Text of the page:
Simmons MN, Ching CB, Samplaski MK, Park CH, Gill IS (2010) Kidney tumor location measurement using the C index method. J Urol 183(5):1708–1713PubMedGoogle Scholar
  5. 5.
    Tobert CM, Kahnoski RJ, Thompson DE, Anema JG, Kuntzman RS, Lane BR (2012) RENAL nephrometry score predicts surgery type independent of individual surgeon’s use of nephron-sparing surgery. Urology 80(1):157–161. doi: 10.1016/j.urology.2012.03.025 CrossRefPubMedGoogle Scholar
  6. 6.
    Simhan J, Smaldone MC, Tsai KJ, Canter DJ, Li T, Kutikov A, Viterbo R, Chen DY, Greenberg RE, Uzzo RG (2011) Objective measures of renal mass anatomic complexity predict rates of major complications following partial nephrectomy. Eur Urol 60(4):724–730. doi: 10.1016/j.eururo.2011.05.030 PubMedCentralPubMedGoogle Scholar
  7. 7.
    Canter D, Kutikov A, Manley B, Egleston B, Simhan J, Smaldone M, Teper E, Viterbo R, Chen DY, Greenberg RE, Uzzo RG (2011) Utility of the R.E.N.A.L. nephrometry scoring system in objectifying treatment decision-making of the enhancing renal mass. Urology 78(5):1089–1094. doi: 10.1016/j.urology.2011.04.035 CrossRefPubMedCentralPubMedGoogle Scholar
  8. 8.
    Kopp RP, Mehrazin R, Palazzi KL, Liss MA, Jabaji R, Mirheydar HS, Lee HJ, Patel N, Elkhoury F, Patterson AL, Derweesh IH (2013) Survival outcomes after radical and partial nephrectomy for clinical T2 Renal tumors categorized by RENAL nephrometry score. BJU Int. doi: 10.1111/bju.12580 Google Scholar
  9. 9.
    Okhunov Z, Rais-Bahrami S, George AK, Waingankar N, Duty B, Montag S, Rosen L, Sunday S, Vira MA, Kavoussi LR (2011) The comparison of three renal tumor scoring systems: C-Index, P.A.D.U.A., and R.E.N.A.L. nephrometry scores. J Endourol 25(12):1921–1924PubMedGoogle Scholar
  10. 10.
    Hew MN, Baseskioglu B, Barwari K, Axwijk PH, Can C, Horenblas S, Bex A, Rosette JJ, Pes MP (2011) Critical appraisal of the PADUA classification and assessment of the R.E.N.A.L. nephrometry score in patients undergoing partial nephrectomy. J Urol 186(1):42–46. doi: 10.1016/j.juro.2011.03.020 PubMedGoogle Scholar
  11. 11.
    Lavallee LT, Desantis D, Kamal F, Blew B, Watterson J, Mallick R, Fergusson D, Morash C, Cagiannos I, Breau RH (2012) The association between renal tumour scoring systems and ischemia time during open partial nephrectomy. Canadian Urological Association journal = Journal de l’Association des urologues du Canada:1–8. doi: 10.5489/cuaj.11202
  12. 12.
    Simmons MN, Hillyer SP, Lee BH, Fergany AF, Kaouk J, Campbell SC (2012) Diameter-axial-polar nephrometry: integration and optimization of R.E.N.A.L. and centrality index scoring systems. J Urol 188(2):384–390. doi: 10.1016/j.juro.2012.03.123 PubMedGoogle Scholar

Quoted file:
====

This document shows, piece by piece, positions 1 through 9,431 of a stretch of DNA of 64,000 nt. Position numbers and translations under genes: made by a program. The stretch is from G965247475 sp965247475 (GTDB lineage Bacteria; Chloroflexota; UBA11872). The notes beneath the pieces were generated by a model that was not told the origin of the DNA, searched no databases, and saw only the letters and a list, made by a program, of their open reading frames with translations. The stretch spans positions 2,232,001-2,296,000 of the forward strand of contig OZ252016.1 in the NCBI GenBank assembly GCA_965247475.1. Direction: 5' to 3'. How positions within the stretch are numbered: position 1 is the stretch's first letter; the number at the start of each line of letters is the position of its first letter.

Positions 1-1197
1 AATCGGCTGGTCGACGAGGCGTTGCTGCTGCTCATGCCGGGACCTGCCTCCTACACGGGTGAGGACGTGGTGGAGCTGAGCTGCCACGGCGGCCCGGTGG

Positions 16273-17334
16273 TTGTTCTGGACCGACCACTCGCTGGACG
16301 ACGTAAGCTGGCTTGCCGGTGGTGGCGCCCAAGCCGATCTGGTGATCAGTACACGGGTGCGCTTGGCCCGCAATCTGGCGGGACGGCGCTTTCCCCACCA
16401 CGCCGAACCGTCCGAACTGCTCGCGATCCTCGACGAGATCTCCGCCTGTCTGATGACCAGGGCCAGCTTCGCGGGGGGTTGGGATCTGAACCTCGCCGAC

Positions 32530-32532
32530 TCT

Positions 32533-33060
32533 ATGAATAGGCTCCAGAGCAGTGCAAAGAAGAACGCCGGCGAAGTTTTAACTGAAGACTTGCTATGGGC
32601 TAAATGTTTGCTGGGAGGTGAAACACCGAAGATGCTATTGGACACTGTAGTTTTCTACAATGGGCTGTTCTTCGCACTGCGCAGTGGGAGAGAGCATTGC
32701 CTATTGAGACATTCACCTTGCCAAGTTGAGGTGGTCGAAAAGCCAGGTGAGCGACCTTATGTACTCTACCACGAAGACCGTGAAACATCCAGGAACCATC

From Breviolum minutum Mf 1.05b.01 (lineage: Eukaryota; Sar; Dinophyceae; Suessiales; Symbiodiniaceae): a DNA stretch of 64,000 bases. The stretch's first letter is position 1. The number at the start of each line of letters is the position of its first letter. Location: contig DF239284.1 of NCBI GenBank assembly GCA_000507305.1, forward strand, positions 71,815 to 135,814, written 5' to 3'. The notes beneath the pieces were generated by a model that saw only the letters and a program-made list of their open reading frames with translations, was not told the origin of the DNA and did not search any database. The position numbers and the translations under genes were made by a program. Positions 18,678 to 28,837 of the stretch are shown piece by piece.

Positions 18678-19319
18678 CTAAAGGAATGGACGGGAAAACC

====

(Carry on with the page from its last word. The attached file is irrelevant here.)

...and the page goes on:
13. 13.
    Mehrazin R, Palazzi KL, Kopp RP, Colangelo CJ, Stroup SP, Masterson JH, Liss MA, Cohen SA, Jabaji R, Park SK, Patterson AL, L’Esperance JO, Derweesh IH (2013) Impact of tumour morphology on renal function decline after partial nephrectomy. BJU Int 111(8):E374–E382. doi: 10.1111/bju.12149 PubMedGoogle Scholar
  14. 14.
    Kolla SB, Spiess PE, Sexton WJ (2011) Interobserver reliability of the RENAL nephrometry scoring system. Urology 78(3):592–594CrossRefPubMedGoogle Scholar
  15. 15.
    Montag S, Waingankar N, Sadek MA, Rais-Bahrami S, Kavoussi LR, Vira MA (2011) Reproducibility and fidelity of the R.E.N.A.L. nephrometry score. J Endourol 25(12):1925–1928PubMedGoogle Scholar

Copyright information

© Springer-Verlag Berlin Heidelberg 2014

Authors and Affiliations

  • Massimiliano Spaliviero
    • 1
  • Bing Ying Poon
    • 2
  • Omer Aras
    • 3
  • Pier Luigi Di Paolo
    • 3
  • Giuliano B. Guglielmetti
    • 1
  • Christian Z. Coleman
    • 1
  • Christoph A. Karlo
    • 3
  • Melanie L. Bernstein
    • 1
  • Daniel D. Sjoberg
    • 2
  • Paul Russo
    • 1
  • Karim A. Touijer
    • 1
  • Oguz Akin
    • 3
  • Jonathan A. Coleman
    • 1
    • 4
    Email author
  1. 1.Department of Surgery, Urology ServiceMemorial Sloan Kettering Cancer CenterNew YorkUSA
  2. 2.Department of Epidemiology and BiostatisticsMemorial Sloan Kettering Cancer CenterNew YorkUSA
  3. 3.Department of RadiologyMemorial Sloan Kettering Cancer CenterNew YorkUSA
  4. 4.Department of Surgery, Sidney Kimmel Center for Prostate and Urologic CancersMemorial Sloan Kettering Cancer CenterNew YorkUSA

Personalised recommendations